The Old Testament reading from this past Sunday comes from one of my favorite passages in the Bible.
At the mountain of God, Horeb, Elijah came to a cave where he took shelter. Then the LORD said to him,“Go outside and stand on the mountain before the LORD;the LORD will be passing by.” A strong and heavy wind was rending the mountains, and crushing rocks before the LORD, but the LORD was not in the wind. After the wind there was an earthquake, but the LORD was not in the earthquake. After the earthquake there was fire, but the LORD was not in the fire. After the fire there was a tiny whispering sound. When he heard this,Elijah hid his face in his cloak and went and stood at the entrance of the cave. (1 Kings 19:9, 11-13)
I’ve always felt a connection to this story, because any experience I have ever had with God has been through the tiniest, most minute ways.
I’ve never heard a booming voice come down from heaven, nor have I experienced God in a blatant, tremendous way. It has only when I am able to remove all distractions, quiet all that is around me, and just listen that I am able to find Him.
God is such a mysterious being. He is the almighty creator from which all of existence flows. He is all powerful, all knowing, and without beginning or end. He can split the sea in two or make the sun dance in the sky, but he doesn’t — at least not often.
And why is that?
With all the problems that face the Church and Her faithful today, with so many lambs lost and wondering, why doesn’t God just show up and reveal Himself?
I’ve often wondered that myself, but upon further reflection, I’ve come to realize how human that question is.
We are such prideful creatures aren’t we? We expect everything delivered to us easy peasy with no effort on our part. How many times have we said to God, “I’ll believe, but I’m going to need a huge, obvious display of power first”?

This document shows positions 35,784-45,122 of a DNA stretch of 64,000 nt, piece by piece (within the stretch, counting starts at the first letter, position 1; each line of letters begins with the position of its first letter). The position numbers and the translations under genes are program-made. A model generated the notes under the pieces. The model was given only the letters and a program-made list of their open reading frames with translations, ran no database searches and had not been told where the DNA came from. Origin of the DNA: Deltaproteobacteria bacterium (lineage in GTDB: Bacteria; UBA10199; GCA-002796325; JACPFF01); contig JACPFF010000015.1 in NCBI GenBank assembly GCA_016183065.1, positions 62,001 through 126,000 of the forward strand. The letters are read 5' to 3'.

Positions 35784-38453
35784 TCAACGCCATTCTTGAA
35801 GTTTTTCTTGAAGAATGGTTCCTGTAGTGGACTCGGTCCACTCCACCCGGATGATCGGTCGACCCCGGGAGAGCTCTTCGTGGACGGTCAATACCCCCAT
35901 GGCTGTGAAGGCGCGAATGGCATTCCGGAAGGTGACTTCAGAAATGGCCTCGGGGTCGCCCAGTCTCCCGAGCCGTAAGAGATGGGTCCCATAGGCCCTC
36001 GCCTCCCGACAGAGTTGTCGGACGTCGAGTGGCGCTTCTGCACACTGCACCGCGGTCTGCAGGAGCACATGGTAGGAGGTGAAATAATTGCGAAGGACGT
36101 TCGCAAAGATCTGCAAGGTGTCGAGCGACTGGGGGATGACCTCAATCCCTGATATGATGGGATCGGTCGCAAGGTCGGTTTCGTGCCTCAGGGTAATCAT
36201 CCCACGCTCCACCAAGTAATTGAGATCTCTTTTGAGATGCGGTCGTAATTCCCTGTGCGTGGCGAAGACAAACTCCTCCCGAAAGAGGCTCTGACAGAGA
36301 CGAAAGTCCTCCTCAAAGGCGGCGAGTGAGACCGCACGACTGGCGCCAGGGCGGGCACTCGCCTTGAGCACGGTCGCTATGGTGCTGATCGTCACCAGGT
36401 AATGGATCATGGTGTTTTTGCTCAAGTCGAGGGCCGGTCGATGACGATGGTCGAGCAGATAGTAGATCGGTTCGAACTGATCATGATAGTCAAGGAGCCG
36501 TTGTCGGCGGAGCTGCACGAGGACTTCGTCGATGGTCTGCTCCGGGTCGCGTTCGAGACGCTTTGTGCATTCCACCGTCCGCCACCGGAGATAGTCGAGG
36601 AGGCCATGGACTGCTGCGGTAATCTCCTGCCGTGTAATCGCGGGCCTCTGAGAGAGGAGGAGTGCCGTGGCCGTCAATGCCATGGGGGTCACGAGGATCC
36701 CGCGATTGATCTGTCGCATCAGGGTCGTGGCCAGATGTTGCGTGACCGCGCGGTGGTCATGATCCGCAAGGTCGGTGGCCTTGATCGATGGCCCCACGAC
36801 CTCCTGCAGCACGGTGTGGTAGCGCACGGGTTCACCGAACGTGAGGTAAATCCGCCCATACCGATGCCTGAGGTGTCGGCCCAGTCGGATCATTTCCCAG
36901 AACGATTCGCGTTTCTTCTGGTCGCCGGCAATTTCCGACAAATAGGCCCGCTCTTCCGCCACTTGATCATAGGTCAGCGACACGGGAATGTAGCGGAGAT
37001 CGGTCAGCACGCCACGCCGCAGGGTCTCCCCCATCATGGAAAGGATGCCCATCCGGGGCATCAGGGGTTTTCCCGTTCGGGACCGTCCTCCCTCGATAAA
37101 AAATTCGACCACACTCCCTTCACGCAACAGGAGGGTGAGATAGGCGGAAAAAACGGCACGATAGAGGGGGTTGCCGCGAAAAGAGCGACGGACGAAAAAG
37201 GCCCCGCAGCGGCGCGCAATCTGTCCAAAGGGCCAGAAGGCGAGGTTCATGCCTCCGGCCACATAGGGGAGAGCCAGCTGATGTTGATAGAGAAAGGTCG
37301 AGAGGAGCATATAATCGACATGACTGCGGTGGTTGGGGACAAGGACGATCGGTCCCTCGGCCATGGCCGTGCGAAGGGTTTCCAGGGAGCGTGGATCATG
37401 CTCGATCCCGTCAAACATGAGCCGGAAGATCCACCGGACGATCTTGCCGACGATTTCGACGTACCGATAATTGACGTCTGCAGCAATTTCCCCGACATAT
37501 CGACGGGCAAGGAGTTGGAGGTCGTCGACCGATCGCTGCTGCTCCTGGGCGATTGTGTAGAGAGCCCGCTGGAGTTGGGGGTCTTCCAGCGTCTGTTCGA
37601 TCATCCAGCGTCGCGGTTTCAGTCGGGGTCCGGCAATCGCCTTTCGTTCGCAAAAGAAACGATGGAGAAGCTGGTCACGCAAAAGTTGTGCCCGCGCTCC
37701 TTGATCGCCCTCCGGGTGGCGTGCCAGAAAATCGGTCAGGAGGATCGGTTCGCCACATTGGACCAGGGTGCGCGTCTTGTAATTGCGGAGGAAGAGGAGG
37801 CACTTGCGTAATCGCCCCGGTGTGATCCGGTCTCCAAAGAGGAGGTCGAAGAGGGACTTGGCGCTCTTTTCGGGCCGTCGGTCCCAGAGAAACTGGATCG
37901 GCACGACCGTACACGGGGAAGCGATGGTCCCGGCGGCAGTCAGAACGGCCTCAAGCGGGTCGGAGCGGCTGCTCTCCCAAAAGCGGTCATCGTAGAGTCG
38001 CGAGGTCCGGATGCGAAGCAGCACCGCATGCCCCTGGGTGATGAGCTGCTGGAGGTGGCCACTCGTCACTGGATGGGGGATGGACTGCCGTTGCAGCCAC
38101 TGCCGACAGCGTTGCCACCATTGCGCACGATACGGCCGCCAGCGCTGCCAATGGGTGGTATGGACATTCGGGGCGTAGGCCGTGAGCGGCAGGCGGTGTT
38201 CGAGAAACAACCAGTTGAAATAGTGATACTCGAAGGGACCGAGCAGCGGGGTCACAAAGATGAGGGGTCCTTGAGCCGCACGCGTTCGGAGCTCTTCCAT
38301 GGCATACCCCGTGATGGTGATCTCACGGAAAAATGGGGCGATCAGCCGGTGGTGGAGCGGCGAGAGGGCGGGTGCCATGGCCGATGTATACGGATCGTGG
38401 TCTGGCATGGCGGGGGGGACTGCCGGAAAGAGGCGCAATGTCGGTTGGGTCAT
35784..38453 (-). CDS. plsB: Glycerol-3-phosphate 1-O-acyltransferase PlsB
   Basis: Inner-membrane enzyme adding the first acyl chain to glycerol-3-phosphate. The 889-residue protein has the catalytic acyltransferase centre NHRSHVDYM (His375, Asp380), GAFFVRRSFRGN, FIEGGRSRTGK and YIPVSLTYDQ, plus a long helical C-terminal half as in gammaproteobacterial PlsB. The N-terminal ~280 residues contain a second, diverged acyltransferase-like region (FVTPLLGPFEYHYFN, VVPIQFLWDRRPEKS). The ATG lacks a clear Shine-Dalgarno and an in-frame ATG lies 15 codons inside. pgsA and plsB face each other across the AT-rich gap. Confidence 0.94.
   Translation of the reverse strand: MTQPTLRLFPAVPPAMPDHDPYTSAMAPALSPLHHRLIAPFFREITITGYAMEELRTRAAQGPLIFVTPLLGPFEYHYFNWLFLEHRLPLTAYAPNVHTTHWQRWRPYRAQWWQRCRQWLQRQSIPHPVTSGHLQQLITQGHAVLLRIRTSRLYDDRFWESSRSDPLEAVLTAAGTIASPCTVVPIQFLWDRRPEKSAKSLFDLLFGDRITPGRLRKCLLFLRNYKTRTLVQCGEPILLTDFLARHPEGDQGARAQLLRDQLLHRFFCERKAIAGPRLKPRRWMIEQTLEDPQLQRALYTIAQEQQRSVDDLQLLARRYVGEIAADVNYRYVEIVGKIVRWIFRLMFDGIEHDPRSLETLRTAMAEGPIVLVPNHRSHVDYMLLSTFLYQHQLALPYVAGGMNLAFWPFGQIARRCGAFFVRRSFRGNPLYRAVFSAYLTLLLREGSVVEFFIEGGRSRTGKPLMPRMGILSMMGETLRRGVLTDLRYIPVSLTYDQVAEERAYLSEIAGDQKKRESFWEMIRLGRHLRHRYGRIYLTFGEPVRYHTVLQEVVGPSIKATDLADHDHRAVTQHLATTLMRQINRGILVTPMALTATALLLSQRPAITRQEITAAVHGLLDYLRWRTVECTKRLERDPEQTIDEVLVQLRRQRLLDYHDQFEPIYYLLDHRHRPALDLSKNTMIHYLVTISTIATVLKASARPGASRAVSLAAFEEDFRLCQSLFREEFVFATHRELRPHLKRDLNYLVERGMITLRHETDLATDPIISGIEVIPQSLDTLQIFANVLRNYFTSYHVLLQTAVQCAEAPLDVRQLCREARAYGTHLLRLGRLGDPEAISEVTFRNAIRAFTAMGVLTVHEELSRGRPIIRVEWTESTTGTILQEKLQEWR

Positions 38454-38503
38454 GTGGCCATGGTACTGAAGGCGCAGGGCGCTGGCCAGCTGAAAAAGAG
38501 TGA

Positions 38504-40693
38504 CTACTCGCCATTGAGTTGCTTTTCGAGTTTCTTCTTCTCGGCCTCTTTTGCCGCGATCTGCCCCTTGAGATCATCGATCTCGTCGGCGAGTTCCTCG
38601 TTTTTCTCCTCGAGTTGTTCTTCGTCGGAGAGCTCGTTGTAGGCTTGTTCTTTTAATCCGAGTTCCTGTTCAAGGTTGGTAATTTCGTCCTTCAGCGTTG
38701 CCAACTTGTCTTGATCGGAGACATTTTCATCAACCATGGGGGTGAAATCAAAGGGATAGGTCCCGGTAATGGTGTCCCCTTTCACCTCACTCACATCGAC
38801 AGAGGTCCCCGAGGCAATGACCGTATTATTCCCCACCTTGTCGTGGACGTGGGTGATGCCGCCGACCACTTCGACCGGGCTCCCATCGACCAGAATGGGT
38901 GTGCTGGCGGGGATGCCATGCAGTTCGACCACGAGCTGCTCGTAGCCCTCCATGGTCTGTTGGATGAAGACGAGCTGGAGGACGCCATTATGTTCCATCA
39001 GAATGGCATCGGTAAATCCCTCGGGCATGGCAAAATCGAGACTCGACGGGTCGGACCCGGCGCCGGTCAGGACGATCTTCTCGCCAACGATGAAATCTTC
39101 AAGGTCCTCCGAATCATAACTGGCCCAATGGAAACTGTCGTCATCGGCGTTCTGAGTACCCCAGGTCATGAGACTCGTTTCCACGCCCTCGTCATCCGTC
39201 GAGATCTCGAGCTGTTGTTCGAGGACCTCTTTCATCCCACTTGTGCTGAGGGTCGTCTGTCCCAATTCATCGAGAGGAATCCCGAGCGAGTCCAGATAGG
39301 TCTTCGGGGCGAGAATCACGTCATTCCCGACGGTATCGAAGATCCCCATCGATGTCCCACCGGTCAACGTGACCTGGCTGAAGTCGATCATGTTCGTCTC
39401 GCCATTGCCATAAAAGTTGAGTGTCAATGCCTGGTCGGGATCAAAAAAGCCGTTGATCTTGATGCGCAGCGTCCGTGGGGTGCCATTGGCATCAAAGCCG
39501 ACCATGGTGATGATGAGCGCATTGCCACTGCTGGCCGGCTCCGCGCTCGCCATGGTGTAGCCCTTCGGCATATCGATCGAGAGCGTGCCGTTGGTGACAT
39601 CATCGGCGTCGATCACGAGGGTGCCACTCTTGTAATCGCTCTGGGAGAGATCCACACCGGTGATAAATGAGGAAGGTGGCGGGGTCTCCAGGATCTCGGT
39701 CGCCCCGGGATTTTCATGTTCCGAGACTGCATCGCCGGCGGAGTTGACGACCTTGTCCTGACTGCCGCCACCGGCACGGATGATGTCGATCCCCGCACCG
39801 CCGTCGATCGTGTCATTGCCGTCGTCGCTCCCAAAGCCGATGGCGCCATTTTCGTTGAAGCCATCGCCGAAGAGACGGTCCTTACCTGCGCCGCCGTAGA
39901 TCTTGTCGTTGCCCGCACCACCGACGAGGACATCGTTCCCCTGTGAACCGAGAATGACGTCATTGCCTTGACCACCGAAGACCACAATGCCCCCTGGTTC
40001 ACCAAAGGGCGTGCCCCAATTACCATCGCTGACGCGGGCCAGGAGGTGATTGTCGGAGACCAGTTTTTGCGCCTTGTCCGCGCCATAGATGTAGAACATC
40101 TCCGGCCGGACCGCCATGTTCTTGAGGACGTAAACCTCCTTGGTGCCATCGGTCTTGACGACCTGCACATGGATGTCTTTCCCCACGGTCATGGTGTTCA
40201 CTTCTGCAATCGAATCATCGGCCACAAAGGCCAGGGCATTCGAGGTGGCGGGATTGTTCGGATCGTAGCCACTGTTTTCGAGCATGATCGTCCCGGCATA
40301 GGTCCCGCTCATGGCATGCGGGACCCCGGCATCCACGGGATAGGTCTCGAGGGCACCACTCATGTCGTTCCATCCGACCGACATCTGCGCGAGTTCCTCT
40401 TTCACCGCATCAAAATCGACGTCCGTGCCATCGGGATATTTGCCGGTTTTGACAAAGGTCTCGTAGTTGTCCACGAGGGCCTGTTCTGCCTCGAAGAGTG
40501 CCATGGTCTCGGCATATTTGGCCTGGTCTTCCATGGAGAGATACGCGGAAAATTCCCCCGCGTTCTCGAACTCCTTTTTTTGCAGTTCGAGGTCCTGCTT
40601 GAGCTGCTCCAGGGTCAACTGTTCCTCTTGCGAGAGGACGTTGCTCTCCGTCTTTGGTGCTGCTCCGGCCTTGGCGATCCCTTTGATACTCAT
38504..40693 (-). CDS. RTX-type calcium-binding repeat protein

Yet, while we’re tapping our foot, waiting for our own burning bush, God is calling out to us in the whisper. Why? Because he wants us to listen. He wants us to seek Him.
When someone yells at you from across the room, it takes no real effort to hear them. You can stand at a safe distance and hear every word loud and clear. But when someone whispers, you have to come close, lean in, block out all other noise, and really focus on what that person is saying.
So it is with God. He calls to us in the quietest ways, because in order to hear Him, to understand Him, we have to get closer, lean in, and put all of our focus on what He’s trying to tell us. We have to block out all the distractions and all the background noise, and make the effort.
It’s not always easy, and at times, it can become pretty frustrating — perhaps even more so for Christians. As the Church faithful, it’s easy for us to think that we have an “in” with God, and that if we say our prayers, recite our rosaries, and ingest the Body and Blood of Christ, then he will speak to us in clearer, more direct terms.
Of course, this isn’t the case. God works with us and through us, not right in front of us. When we’re not getting the signs and answers we’re searching for, then we need to open our hearts, and listen for the whisper.